Study Guide: The Crusades

This study guide focuses on The Crusades, military campaigns endorsed by the Latin Roman Catholic Church during the High Middle Ages and Late Middle Ages.

Study Guide: The Crusades

THE CRUSADES

The Crusades were military campaigns endorsed by the Latin Roman Catholic Church during the High Middle Ages and Late Middle Ages. Pope Urban II declared the First Crusades with the intended goal of restoring Christian access to holy places in and around Jerusalem.By the end of the 11th century, Western Europe had emerged as a significant power in its own right, though it still lagged far other Mediterranean civilization such as that of the Byzantine Empire and the Islamic empire of the Middle East and North Africa.

In November 1095, Alexius sent representatives to Pope Urban II asking for mercenary troops from the West to help confront the Turkish threat. at the Council of Clermont in southern France, the pope called on Western Christians to take up arms in order to aid the Byzantines and recapture the Holy Land from Muslim control. Pope Urban’s plea met with a remarkable response, both among lower levels of the military elite as well as ordinary citizens. They decided that those who joined the armed pilgrimage would wear a cross as a symbol of the Church.

Several hundred thousand Roman Catholic Christians became crusaders by taking a public vow and receiving complete remission of temporal punishment. The makeup of these crusaders were Christians from all over Western Europe under feudal instead of unified command and the politics were often difficult to the point of intra-faith competition. There were also additional opportunities to take up the cross, such as economic or political gain, a craving for adventure, and the feudal obligations to follow one’s lord into combat. A soldier for Christ was a symbol of complete devotion to God.

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The First Crusades

Additionally, there were six more major crusades and several minor ones. The First Crusade began in 1096 and four separate armies of crusaders were created from troops of a mixture of Western European regions, led by Raymond of Saint-Gilles, Godfrey of Bouillon, Hugh of Vermandois and Bohemond of Taranto. There was also a group known as the “People’s Crusade,” made up of a less organized crew of knights and commoners. The group set out before the others and a popular preacher known as Peter the Hermit was their leader.In the first significant quarrel between the Crusaders and the Muslims, Turkish forces squashed the invading Europeans at Cibotus.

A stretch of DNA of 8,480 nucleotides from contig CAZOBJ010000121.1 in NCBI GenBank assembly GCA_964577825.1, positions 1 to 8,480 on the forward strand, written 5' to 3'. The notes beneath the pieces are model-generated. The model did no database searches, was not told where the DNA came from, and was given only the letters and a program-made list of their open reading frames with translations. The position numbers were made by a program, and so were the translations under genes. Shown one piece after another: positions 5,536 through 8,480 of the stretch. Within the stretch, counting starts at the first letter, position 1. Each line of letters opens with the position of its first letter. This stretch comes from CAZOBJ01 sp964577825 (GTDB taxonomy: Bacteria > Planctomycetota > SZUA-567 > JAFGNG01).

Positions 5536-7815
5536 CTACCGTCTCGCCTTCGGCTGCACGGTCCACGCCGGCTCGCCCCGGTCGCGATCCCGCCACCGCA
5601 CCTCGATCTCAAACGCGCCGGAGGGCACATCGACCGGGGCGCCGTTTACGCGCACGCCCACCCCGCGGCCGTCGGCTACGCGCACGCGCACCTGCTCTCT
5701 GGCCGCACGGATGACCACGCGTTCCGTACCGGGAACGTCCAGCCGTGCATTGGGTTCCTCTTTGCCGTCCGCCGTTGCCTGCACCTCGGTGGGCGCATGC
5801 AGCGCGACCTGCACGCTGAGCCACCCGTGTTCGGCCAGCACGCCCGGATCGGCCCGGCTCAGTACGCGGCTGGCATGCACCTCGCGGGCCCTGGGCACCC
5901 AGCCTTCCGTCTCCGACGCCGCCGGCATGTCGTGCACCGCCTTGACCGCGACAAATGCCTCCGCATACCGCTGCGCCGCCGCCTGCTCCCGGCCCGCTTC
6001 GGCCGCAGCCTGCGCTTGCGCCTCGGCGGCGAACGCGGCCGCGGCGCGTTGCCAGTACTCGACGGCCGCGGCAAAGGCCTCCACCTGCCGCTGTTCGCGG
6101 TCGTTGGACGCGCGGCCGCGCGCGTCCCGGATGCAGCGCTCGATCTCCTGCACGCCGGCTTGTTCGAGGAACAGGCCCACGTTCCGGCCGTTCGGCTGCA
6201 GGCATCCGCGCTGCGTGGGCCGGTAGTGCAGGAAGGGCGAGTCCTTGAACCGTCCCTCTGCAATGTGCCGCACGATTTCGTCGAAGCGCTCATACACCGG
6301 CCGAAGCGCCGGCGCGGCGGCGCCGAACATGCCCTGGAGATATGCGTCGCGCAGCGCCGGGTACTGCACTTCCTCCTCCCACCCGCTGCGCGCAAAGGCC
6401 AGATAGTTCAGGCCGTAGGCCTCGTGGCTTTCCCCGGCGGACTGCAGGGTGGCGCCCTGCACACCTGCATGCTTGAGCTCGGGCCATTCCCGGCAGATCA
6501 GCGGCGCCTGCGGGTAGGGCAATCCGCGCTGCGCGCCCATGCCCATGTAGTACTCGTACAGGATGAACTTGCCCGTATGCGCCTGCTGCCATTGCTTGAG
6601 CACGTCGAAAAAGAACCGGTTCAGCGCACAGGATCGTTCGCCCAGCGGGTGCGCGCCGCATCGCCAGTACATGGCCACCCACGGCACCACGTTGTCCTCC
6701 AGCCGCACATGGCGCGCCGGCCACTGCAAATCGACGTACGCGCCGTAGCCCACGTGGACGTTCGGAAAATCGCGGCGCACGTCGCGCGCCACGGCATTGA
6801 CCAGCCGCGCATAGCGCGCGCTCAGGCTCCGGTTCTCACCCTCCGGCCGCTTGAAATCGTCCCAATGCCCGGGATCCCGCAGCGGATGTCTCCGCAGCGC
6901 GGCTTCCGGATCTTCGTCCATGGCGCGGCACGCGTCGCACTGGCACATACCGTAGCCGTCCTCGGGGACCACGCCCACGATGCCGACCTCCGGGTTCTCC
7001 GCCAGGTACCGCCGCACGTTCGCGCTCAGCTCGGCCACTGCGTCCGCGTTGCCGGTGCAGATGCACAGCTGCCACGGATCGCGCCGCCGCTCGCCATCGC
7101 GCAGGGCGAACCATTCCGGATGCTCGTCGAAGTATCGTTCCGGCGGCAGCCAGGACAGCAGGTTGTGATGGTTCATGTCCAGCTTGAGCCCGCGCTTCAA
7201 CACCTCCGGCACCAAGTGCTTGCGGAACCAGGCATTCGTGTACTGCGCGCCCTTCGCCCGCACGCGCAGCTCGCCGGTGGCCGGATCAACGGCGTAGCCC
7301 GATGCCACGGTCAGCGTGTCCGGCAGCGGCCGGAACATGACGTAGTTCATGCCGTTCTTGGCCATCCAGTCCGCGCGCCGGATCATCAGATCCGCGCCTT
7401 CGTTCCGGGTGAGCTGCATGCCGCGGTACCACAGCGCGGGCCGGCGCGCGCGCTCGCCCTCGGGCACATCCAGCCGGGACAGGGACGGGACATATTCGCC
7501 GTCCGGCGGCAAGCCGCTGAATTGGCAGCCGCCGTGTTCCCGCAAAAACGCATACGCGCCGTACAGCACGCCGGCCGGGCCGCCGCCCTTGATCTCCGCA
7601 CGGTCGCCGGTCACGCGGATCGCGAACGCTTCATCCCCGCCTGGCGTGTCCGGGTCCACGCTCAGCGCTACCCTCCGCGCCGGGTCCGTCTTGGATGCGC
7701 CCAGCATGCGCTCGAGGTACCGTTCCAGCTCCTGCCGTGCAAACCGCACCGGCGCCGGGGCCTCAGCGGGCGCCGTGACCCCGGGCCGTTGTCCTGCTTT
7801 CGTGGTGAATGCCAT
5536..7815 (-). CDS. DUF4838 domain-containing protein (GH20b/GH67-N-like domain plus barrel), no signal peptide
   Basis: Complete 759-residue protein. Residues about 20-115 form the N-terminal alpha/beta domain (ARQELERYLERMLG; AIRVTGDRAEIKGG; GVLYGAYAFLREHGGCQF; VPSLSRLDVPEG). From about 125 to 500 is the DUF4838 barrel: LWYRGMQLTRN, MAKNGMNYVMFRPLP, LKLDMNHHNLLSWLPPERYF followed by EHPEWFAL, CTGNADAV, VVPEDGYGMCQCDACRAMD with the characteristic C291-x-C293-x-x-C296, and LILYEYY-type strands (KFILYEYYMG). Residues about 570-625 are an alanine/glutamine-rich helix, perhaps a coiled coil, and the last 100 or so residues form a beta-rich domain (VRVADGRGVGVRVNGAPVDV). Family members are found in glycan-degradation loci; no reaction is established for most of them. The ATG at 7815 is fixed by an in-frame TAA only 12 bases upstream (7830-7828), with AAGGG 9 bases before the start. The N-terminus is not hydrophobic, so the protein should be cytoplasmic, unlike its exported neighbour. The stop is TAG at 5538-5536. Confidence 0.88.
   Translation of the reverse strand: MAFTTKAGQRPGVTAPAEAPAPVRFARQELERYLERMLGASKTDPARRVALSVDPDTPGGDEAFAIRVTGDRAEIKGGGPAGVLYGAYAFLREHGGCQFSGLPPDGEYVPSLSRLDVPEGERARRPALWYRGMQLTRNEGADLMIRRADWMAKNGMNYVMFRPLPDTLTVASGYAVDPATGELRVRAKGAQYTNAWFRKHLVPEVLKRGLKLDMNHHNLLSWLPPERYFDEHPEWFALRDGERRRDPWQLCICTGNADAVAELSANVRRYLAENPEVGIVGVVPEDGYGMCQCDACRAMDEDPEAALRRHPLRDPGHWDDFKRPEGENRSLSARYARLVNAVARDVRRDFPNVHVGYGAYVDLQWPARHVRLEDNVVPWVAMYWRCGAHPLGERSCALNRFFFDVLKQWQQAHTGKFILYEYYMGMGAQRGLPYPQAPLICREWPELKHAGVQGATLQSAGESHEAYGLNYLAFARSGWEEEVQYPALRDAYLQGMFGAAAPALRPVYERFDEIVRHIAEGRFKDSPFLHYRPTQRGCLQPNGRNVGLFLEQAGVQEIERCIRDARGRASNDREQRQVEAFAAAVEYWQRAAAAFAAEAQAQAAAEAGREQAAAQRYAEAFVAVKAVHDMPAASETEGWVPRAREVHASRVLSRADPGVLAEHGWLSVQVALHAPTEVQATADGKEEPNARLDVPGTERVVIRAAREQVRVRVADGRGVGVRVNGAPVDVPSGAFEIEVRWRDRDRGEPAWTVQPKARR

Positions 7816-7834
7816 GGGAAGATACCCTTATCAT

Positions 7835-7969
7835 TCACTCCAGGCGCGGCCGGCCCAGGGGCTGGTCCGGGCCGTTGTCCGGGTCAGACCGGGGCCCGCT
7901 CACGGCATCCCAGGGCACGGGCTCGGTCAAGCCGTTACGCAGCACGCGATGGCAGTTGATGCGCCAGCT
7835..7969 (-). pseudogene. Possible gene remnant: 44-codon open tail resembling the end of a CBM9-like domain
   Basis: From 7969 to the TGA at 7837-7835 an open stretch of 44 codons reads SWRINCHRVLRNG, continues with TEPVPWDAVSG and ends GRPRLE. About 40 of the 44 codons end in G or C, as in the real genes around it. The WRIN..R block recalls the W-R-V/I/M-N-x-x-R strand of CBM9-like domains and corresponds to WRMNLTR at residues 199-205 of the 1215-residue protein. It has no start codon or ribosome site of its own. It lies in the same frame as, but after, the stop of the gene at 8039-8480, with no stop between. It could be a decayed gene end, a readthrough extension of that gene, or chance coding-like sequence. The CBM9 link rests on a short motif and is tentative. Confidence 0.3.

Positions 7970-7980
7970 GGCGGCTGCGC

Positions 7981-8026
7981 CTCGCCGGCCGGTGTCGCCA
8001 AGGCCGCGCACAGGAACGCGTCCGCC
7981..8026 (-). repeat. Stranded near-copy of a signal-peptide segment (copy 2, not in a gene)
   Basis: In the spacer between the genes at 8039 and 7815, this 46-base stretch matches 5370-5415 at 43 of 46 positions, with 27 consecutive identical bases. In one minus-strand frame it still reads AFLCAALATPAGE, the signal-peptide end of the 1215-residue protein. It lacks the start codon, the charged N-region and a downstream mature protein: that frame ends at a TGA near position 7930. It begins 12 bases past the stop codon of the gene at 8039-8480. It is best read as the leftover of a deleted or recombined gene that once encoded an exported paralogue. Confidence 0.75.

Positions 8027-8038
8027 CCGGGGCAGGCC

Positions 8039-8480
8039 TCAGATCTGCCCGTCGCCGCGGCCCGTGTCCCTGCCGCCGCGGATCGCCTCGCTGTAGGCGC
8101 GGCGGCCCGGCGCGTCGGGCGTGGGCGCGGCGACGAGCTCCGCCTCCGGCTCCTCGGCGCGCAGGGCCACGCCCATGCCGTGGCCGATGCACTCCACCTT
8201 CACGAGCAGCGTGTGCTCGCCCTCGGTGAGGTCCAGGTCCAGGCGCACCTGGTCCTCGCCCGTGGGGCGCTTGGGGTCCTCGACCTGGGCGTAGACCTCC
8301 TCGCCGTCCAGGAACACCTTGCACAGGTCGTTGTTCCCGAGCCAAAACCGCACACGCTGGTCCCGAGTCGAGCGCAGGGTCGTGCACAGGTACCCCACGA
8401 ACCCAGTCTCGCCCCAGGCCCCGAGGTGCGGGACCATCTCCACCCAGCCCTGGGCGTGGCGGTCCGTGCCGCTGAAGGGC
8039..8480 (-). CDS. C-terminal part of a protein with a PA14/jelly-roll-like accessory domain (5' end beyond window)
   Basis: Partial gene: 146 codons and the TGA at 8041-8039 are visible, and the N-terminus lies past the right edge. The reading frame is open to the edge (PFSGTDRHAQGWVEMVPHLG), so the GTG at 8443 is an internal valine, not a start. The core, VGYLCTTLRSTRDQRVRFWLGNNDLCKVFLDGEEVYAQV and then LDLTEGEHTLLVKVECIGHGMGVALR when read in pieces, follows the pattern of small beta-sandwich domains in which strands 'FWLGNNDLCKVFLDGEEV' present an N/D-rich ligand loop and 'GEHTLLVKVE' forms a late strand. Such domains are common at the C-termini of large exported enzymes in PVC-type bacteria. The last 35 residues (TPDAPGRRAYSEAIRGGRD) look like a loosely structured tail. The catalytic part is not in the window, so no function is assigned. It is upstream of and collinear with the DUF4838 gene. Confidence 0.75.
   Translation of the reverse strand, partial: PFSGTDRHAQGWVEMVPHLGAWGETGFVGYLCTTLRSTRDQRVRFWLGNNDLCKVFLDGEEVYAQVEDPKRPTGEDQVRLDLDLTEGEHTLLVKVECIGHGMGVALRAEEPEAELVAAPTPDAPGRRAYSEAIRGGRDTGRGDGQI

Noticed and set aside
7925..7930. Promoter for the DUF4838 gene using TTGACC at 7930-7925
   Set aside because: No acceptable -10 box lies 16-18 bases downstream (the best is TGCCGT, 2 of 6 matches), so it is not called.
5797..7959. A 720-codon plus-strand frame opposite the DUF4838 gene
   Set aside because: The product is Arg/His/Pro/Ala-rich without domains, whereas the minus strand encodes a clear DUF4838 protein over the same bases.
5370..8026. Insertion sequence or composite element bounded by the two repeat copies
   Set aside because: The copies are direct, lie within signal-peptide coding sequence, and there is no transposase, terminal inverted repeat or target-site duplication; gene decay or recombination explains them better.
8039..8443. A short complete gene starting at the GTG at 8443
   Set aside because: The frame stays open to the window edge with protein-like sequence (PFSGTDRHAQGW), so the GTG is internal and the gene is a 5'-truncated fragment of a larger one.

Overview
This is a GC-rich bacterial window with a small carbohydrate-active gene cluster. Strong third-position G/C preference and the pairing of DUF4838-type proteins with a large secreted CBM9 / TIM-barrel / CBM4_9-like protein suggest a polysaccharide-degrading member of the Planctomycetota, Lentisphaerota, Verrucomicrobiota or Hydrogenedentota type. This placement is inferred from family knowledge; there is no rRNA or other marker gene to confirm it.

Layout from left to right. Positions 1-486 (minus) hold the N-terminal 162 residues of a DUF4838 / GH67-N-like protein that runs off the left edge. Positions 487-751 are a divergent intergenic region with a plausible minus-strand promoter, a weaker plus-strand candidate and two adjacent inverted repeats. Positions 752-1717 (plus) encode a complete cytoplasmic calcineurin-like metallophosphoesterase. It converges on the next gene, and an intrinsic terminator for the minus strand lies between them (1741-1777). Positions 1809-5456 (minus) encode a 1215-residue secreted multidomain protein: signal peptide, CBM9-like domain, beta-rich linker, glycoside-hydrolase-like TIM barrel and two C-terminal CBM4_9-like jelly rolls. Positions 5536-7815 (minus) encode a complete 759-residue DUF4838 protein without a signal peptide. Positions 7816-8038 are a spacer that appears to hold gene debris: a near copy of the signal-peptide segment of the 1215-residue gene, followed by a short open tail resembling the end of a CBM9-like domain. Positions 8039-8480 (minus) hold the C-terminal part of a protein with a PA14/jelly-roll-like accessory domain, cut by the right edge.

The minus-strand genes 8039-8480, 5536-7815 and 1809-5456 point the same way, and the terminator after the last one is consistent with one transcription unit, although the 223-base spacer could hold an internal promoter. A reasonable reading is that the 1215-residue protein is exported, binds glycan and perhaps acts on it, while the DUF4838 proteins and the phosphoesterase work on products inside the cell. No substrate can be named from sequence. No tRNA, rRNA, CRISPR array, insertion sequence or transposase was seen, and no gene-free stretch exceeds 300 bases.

Another group of Crusaders, led by the notorious Count Emicho, carried out a string of massacres of Jews in various towns in the Rhineland in 1096, drawing widespread outrage and causing a major crisis in Jewish-Christian relations. In 1099, 20,000 Crusaders captured Jerusalem, massacring many of its inhabitants in the process. They were to hold the city for almost 100 years.After the First Crusade there was an alternating 200-year struggle for control of the Holy Land, with six more major crusades and multiple insignificant ones. 1291 brought about the failure of the last Christian domination in the Holy Land at Acre.

The Second Crusades

Due to the fact that the crusaders completed their goal before they anticipated, many left for home, while others stayed to govern the territory. The ones who stayed created four large western settlements, otherwise known as Crusader states, in Jerusalem, Edessa, Antioch and Tripoli. The Crusader states maintained the upper hand in the region until approximately 1130, when Muslim forces began gaining ground in their own holy war, often known as jihad, against the Christians. In 1144, the Seljuk general Zangi, governor of Mosul, captured Edessa, leading to the  loss of the northernmost Crusader state.

The fall of the County of Edessa the previous year marked the need for more military  reinforcements so the Pope, along with many of the Christian rulers, felt a crusade  was necessary. Various preachers, such as, Bernard of Clairvaux and South German  armies, under the Kings Louis VII and Conrad III, marched to Jerusalem in 1147 but  didn’t have any major victories, launching a failed pre-emptive siege on Damascus.